The 70s are nearly over but there's still time for one more jolly with Roger. This time we're all set for outer space. The producers have gone zeitgeist shopping again and this time I blame George Lucas. Star Wars has come along and changed films. For the better? Well, Moonraker became the biggest grossing Bond film to date in 1979 and wasn't beaten until GoldenEye. So there's that.
It's 1979 and unfortunate that the other space based film doing the rounds is Ridley Scott's Alien. A tense and brooding thriller set in the used future. Alien is dark and magnificent. Moonraker is not. That's a bit harsh on Moonraker perhaps but Roger's space race is a film of two parts. Drax's nuclear missile of the novel is replaced by a space shuttle and as Bond investigates it's supposed crash and destruction it's actually quite good. It's as if Eon saw The Spy Who Loved Me as a little too cheesy and tried to make Moonraker a little more serious. But then we go globetrotting on a bizarre scale and Jaws comes back.
We begin with the RAF ferrying a US shuttle home for bed. Yes, the RAF have replaced the Royal Navy of The Spy Who Loved Me and they're making such frightfully good time that they forgot to check the kitchen cupboards for two lurkers in black leather jackets. Such is the movie shorthand that we instantly know that black leather jackets = bad guys. But why the Crouching Tiger, Hidden Dragon walk? The Moonraker shuttle is hijacked and assumed to have crashed much to the embarrassment of the British authorities. As a result M recalls Bond from another mission. This mission seems to be sleazing on a young girl aboard a small plane but the pilot has other ideas. Jaws, quite literally, appears from nowhere and Bond is flying. Parachuteless. Mid air shenanigans follow before good ol' Shirley belts out another theme tune and Jaws ruins a circus.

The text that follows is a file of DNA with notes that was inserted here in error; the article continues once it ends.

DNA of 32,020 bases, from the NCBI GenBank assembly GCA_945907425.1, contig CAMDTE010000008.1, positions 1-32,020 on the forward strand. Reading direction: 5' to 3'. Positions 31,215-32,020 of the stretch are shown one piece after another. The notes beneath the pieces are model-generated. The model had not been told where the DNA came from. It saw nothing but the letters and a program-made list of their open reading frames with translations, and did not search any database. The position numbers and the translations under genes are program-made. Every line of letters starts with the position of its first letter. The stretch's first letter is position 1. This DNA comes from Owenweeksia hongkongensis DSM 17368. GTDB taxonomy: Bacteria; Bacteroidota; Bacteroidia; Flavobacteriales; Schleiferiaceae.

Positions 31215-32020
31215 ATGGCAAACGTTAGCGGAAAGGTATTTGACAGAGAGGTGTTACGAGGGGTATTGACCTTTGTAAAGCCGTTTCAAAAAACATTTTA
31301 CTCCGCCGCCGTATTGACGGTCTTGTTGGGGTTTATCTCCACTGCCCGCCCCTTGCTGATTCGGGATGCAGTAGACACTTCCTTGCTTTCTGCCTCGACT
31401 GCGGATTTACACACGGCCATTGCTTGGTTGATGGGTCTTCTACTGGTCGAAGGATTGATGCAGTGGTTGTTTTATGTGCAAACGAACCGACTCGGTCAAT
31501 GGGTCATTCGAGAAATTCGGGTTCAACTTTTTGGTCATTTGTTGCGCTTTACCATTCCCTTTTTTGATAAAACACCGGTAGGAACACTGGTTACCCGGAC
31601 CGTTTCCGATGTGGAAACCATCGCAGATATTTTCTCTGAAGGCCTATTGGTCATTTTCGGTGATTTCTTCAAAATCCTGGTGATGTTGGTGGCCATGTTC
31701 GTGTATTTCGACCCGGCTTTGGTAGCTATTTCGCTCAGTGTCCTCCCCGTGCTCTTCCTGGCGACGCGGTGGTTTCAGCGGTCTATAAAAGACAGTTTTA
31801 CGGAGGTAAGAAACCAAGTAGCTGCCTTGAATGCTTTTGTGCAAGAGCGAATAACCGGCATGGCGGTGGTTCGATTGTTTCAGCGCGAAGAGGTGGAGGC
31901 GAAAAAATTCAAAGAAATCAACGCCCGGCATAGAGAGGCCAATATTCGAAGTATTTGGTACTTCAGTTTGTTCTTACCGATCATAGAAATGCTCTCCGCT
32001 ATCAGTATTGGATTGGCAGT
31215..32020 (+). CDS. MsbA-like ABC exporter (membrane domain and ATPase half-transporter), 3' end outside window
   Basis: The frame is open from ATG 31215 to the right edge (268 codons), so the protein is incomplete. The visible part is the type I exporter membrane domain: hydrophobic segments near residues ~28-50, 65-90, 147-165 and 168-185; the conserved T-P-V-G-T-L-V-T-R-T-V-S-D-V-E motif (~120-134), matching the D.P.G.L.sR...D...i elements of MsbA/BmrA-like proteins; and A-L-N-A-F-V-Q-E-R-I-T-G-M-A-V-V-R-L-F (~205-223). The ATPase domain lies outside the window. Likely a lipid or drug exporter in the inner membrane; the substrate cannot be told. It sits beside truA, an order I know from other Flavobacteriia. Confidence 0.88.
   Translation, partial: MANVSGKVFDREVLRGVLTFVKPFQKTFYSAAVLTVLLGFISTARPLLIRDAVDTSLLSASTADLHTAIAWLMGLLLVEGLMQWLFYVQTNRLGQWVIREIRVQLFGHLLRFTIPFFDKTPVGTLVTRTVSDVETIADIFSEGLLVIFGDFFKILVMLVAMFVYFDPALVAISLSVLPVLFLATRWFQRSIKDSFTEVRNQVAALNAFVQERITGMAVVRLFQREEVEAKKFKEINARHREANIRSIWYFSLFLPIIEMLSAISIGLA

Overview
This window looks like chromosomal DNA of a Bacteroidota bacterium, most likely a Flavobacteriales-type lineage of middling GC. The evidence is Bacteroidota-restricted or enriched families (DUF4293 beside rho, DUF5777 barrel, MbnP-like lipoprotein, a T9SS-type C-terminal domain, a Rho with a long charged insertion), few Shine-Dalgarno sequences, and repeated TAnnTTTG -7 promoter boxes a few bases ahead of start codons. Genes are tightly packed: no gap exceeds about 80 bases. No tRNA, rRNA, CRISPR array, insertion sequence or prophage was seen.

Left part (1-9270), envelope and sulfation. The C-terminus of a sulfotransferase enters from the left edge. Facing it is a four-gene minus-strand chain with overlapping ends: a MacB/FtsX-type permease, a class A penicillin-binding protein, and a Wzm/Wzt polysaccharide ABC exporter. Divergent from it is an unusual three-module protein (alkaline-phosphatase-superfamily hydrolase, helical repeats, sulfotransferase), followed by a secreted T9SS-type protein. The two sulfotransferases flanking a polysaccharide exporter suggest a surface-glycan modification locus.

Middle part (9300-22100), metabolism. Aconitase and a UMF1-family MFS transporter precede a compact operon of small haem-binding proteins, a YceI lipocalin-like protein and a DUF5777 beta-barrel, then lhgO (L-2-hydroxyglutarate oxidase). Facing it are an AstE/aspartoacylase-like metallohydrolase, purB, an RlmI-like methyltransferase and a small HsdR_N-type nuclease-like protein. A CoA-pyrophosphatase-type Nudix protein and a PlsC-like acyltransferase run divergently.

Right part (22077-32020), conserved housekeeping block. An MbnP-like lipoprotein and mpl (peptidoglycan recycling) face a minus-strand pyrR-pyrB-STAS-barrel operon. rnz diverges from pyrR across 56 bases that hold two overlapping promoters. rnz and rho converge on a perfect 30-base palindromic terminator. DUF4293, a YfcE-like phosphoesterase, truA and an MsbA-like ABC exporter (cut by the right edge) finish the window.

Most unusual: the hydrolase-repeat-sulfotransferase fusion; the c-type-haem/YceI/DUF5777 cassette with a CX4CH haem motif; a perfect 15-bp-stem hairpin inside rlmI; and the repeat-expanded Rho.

M is driven into an almost fluster by the increasingly annoying and irrelvant Minister of Defence and so dispatches Bond to find out what happened to the Moonraker shuttle. Where else to begin but California and the Drax estate. We learn a couple of things from the Drax estate. The main one is that only ladies fly helicopters in Moore's world. At least this time she isn't removed by a Lotus-to-air missile. It's also pretty obvious that Drax has some cash. Well, quite a lot of cash.
|Conservatory, pond, moonbase, garage. All good homes need one|
Bond's investigation essentially involves a guided tour but when someone called Goodhead offers, you don't refuse. We soon accompany Bond to a massive centrifuge. 'It's a trap!' we all cry yet Bond hops in eagerly.
|Roger doing an impression of Harry Redknapp|
Then there's Venice and the pigeon. The fucking pigeon. We were doing so well until we got to Venice. Then Bond hopped into his gondola. Inexplicable Hammer horror extras chase Bond down the canals and all the good work is beginning to come undone. A touch of Close Encounters of The Third Kind and Bond has found a secret lab, bumped into Dr Goodhead again and embarrassed his boss. Nevermind all that we're off to Rio.
|It's licorice, deal with it|
Wait thirty seconds and Bond finds Drax's secret and very plastic base. The polystyrene wobbles as Bond has a roll around with a snake (not like that, although that was probably in the script for a while). For some reason this is all watched over by girls in togas. The Grigori angels are less than please when Bond defeats the snake, however, Bond is soon captured and listening to Drax explain everything about his evil plan.
|So that's where Petr Cech got it from|
Bond successfully manages to complete re-entry, which is getting more and more impressive as Roger gets older , and Bond's lost decade is almost over. Moore's Bond started so well but began to peter out quickly. The franchise has become almost happy to spoof itself. Hopefully this trend will change in the 80s.
James Bond will return but will Roger?